Chronic Heart Failure

Heart failure risk factors need a closer look

Assessing the risk of heart attack and stroke is a common practice among doctors and their patients; however, the risk factors for heart failure are not as clearly laid out or considered. A group of Baylor College of Medicine ...

Jan 11, 2018
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Higher β-blocker dose linked to lower mortality risk

(HealthDay)—An increased β-blocker dose is associated with a greater prognostic advantage in patients with chronic heart failure (CHF) and diabetes than in those with CHF but no diabetes, according to a study published ...

Nov 21, 2017
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Heart failure (HF) often called congestive heart failure (CHF) is generally defined as the inability of the heart to supply sufficient blood flow to meet the needs of the body. Heart failure can cause a number of symptoms including shortness of breath, leg swelling, and exercise intolerance. The condition is diagnosed with echocardiography and blood tests. Treatment commonly consists of lifestyle measures (such as smoking cessation, light exercise including breathing protocols, decreased salt intake and other dietary changes) and medications, and sometimes devices or even surgery.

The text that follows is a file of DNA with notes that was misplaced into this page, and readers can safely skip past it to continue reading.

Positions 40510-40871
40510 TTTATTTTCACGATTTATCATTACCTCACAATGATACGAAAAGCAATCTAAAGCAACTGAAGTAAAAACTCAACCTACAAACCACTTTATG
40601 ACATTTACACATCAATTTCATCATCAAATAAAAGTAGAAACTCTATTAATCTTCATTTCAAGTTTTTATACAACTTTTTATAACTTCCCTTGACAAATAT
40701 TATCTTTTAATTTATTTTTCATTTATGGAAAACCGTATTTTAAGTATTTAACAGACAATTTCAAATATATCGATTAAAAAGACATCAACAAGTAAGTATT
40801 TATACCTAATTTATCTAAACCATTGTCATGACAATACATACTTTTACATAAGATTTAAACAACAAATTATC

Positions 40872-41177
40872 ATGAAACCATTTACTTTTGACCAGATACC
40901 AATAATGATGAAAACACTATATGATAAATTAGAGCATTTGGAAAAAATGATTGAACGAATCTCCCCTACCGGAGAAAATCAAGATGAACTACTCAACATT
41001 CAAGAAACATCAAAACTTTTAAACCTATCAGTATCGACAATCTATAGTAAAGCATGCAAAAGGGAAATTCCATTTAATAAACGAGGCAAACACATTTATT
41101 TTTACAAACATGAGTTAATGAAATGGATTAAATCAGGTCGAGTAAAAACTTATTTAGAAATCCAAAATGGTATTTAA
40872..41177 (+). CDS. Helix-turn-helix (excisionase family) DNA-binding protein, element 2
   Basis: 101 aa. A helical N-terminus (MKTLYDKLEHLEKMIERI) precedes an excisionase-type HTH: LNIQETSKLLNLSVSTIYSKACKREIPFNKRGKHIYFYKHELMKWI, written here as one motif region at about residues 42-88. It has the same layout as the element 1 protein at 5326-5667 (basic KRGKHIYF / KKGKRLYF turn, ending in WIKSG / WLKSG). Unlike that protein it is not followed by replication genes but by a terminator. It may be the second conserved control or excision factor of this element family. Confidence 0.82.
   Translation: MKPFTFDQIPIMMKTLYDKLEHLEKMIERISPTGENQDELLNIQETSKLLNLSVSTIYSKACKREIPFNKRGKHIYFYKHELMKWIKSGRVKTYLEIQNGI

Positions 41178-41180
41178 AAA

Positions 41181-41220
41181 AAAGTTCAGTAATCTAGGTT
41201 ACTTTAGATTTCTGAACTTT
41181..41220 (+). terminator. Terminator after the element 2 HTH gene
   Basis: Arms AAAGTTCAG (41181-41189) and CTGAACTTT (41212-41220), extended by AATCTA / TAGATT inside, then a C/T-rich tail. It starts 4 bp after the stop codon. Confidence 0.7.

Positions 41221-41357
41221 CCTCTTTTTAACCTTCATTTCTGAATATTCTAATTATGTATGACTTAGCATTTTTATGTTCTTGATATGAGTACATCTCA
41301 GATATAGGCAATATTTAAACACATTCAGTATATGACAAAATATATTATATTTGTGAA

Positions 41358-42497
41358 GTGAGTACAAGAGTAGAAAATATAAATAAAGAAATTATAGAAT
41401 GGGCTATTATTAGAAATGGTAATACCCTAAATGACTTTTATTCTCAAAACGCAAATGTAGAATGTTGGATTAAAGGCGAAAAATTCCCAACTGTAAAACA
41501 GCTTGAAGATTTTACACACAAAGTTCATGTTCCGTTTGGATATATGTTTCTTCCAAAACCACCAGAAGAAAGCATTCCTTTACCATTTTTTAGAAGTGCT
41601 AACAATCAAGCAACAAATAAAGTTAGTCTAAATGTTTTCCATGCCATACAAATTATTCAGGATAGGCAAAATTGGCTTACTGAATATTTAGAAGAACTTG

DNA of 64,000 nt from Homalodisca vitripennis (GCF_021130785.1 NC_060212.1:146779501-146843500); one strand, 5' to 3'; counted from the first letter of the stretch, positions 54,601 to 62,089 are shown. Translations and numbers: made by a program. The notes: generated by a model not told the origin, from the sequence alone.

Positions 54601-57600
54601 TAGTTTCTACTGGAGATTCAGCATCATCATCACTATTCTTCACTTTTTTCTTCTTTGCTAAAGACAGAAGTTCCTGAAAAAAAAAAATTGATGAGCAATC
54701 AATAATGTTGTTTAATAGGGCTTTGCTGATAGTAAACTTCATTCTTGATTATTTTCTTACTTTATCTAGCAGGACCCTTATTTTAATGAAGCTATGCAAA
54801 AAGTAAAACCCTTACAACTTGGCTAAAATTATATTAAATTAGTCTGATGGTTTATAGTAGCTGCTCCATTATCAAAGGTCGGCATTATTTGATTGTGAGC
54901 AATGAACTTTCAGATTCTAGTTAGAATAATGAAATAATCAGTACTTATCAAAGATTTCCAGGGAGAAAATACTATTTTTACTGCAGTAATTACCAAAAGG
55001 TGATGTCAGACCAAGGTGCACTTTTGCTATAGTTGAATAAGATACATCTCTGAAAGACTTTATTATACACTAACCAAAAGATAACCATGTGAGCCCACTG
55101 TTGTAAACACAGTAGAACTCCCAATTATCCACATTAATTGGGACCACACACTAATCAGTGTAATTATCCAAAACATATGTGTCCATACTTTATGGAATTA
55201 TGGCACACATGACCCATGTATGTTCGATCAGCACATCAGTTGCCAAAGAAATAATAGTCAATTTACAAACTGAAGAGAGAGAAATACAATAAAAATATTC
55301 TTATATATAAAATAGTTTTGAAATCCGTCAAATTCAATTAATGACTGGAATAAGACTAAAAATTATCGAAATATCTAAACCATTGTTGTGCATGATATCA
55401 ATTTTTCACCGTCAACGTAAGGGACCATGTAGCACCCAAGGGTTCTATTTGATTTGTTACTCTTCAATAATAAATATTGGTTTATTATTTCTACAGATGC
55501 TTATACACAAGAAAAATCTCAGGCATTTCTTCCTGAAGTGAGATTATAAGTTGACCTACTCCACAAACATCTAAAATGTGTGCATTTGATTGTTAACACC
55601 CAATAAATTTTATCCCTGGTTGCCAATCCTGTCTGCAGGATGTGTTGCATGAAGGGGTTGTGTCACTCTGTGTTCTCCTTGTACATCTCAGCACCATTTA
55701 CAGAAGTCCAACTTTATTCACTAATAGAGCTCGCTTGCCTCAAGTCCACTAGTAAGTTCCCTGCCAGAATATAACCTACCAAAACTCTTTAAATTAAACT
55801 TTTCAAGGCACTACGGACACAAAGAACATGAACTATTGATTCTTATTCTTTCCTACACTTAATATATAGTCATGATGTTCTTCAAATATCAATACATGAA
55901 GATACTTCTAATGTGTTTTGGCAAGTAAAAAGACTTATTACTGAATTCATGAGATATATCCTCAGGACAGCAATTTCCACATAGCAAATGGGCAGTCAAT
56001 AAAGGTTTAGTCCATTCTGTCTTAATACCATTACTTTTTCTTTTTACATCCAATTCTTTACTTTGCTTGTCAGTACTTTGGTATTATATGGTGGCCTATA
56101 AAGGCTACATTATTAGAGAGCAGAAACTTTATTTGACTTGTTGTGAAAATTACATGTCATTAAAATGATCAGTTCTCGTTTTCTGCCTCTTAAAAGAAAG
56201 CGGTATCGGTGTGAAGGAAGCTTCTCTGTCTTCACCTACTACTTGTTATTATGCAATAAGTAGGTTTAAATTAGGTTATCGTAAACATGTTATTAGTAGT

Common causes of heart failure include myocardial infarction and other forms of ischemic heart disease, hypertension, valvular heart disease, and cardiomyopathy. The term "heart failure" is sometimes incorrectly used to describe other cardiac-related illnesses, such as myocardial infarction (heart attack) or cardiac arrest, which can cause heart failure but are not equivalent to heart failure.

Heart failure is a common, costly, disabling, and potentially deadly condition. In developed countries, around 2% of adults suffer from heart failure, but in those over the age of 65, this increases to 6–10%.

This text uses material from Wikipedia licensed under CC BY-SA

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